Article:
Sal smiled slightly as Tai slumped down in a seat next to her. The young man’s eyes were dark with exhaustion and he leaned over to rest against her arm.
“That bad?” she asked softly.
“I got everyone settled into rooms,” he replied. “The Pratts seem to be old hands at this. They already know about the harnesses if we have to do a liftoff.”
“Miss Evans is fine. She had me show her how the harness worked and then said she was going to nap and asked to be wakened for dinner. The kid though, he didn’t listen to anything I had to say,” Tai groused. “I think we’re going to have to watch him to make sure he doesn’t have an accident.”
“That bad?” she echoed her earlier question.
“He’s a spoiled brat,” was the flat answer. “He didn’t want to carry his own bags. He thought it was unfair that I helped the ladies off the shuttle and not him. I was obviously an uncouth, uneducated space monkey that would never amount to anything but more space junk.”
“Ouch,” Sal murmured. “Captain is going to hate him.”
“Yep, like crazy.”
“Did you tell him you’re actually the son of a Lord?”
“Nope. I really don’t care what he thinks,” Tai told her seriously. “Like I said, he’s a brat. The Pratts were nice. Mrs. Pratt stared down the brat’s mother. And Miss Evans seems to be sweet.”
“She young and cute?”
“Ah, no,” Tai grinned. “She’s about sixty, but still pretty.”
“So no chance of an indiscreet affair?”
“Remember she’s not my type, Sal,” Tai laughed. She giggled with him. “Is Captain due back soon?”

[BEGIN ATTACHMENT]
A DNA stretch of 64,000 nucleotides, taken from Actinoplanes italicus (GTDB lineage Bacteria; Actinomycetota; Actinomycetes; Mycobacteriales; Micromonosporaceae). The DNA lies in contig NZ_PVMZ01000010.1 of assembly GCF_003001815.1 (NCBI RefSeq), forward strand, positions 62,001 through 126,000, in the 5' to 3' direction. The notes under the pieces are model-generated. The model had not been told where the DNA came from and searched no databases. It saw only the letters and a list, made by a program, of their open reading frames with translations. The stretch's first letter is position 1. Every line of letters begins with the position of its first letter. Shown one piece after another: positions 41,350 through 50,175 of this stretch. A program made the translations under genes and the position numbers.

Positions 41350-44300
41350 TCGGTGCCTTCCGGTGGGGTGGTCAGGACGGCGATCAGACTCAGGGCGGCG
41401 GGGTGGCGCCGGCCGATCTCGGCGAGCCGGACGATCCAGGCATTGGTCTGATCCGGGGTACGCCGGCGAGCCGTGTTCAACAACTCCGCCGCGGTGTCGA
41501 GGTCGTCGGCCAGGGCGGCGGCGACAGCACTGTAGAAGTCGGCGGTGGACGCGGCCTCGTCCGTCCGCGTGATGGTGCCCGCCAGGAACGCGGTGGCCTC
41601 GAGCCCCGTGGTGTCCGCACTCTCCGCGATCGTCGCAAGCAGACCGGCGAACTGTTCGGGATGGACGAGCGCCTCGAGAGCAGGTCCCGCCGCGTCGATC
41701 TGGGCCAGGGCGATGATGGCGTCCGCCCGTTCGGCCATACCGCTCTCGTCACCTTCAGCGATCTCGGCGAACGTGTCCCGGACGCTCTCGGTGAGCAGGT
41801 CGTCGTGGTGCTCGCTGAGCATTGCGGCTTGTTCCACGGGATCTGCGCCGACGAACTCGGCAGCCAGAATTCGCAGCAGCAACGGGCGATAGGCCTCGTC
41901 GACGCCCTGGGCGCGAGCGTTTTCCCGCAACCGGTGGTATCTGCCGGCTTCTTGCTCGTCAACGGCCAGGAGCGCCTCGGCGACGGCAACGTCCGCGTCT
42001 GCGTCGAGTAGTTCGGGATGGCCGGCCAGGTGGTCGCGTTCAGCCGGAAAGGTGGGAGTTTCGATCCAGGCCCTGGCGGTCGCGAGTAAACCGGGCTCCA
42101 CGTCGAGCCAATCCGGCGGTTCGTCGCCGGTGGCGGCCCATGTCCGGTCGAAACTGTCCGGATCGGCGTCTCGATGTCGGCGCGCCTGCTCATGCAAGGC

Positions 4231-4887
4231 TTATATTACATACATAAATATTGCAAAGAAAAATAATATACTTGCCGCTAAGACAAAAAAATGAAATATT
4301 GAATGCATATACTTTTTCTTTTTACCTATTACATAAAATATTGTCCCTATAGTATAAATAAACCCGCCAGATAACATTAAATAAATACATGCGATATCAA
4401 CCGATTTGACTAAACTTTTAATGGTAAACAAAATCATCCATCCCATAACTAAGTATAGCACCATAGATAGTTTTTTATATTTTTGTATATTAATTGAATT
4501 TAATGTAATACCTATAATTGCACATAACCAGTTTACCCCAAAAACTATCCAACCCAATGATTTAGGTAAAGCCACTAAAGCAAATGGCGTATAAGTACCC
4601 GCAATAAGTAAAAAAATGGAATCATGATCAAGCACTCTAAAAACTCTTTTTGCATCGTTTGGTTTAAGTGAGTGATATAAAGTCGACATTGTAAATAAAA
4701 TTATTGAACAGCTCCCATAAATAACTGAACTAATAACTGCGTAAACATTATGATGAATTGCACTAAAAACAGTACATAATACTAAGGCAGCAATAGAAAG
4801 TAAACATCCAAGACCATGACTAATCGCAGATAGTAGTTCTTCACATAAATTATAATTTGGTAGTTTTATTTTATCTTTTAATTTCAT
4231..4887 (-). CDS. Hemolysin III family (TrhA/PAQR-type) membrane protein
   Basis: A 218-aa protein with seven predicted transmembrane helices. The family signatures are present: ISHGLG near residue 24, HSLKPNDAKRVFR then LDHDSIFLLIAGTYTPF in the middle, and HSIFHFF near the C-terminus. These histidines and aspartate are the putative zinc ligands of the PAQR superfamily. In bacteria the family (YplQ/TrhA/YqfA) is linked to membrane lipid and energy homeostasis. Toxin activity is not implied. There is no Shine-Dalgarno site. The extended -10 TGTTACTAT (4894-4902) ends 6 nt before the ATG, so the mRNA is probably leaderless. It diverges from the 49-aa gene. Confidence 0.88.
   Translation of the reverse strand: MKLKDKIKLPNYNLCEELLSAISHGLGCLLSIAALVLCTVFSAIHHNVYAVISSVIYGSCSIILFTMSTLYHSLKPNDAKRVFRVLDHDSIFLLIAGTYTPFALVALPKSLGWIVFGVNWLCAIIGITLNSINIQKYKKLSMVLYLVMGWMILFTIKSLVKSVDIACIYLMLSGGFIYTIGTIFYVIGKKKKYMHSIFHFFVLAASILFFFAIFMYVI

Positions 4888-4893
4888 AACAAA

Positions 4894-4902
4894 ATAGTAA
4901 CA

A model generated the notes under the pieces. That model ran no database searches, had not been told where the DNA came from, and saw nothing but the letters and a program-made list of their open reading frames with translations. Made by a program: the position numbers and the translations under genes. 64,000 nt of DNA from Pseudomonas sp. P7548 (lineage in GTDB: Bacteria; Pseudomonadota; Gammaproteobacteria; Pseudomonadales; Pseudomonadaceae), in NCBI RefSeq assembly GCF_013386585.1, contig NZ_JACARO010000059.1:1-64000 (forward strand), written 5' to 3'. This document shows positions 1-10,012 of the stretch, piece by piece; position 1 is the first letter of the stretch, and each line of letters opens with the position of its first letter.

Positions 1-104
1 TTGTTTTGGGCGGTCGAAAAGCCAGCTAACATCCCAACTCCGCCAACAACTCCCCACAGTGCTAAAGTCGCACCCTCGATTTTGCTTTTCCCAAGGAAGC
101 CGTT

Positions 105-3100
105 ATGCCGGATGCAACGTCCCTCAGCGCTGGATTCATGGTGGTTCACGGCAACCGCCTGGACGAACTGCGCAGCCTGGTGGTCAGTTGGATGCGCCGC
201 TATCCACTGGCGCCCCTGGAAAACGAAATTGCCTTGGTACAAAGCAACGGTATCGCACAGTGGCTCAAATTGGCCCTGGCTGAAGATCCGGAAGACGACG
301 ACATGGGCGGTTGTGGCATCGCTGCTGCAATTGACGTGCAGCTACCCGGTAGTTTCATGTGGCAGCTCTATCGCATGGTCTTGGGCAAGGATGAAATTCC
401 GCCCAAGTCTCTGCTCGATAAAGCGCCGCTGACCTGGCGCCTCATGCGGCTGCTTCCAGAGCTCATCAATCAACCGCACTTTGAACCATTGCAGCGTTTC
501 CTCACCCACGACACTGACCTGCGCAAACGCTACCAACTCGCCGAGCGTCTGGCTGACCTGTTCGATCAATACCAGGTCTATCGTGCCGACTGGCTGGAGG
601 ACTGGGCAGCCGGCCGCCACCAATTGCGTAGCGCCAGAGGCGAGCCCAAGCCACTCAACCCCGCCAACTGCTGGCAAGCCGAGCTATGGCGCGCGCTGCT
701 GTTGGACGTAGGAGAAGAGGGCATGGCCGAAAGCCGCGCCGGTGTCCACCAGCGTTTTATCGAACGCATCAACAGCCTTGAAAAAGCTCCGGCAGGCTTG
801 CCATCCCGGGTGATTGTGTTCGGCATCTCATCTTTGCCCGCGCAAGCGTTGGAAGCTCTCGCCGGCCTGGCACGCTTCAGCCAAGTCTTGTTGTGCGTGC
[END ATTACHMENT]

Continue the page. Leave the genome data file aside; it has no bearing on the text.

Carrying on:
“Within the hour,” Sal said with a nod. “Seems he picked up a passenger.”
“I thought it was a straight cargo run.”
“The Steinbergs decided that they want someone to take their package to its destination personally.”
Tai made a face. “I hate when they do that. Why does Captain still do business with them?”
“Because they’re good customers despite the fact that they always seem to change their minds at every turn,” she smiled suddenly. “Though he did say something about charging them an extra fee for every time they change something.”
“Oh, that’s good,” Tai laughed. “They’re going to hate that.”
“Yes, well maybe that will change their ways.”
They shared a look. “Doubtful.”
“Always,” he whispered, rolling over to meet dark eyes.
“So you shall have.”
“I didn’t mean to-“
“Shh, I don’t blame you, a grá*. I love you.”
“I love you too. Forever.”
“Forever. You will find me. I know you will.”
“Something wrong?” he asked finally, breaking the silence that had surrounded them for hours.
“Yeah,” Charles sighed. “Something about our passenger.”
“Other than the Steinbergs being assholes again?” Erna joked.
Charles glared at him. “Yes, other than that. There’s something familiar about him. Something I should remember.”
“Okay,” Erna said slowly. “His name?”
“Maybe. I’m not sure.”
“Well, when we get back to the ‘Hawk you should call Cairo, see if she knows.”
There was a moment of quiet then a soft exhalation. “Yeah, you’re right. But I hate asking her for information. She lords it over me for years after.”
“That’s what sisters are for,” Erna pointed out.
“Shut up, love,” Charles said, throwing a fake punch. “You check on our guest in the last little bit?”
“Yeah, he’s still asleep.”
“Huh, most people don’t fall asleep that easily in the presence of strangers.”
“Unless they have nothing to fear,” Erna reminded him.
“True. You’re right. I’ll contact Cairo. The lack of fear, the familiarity, all of it says something strange is going on and I want to know before I risk the crew and the ‘Hawk.”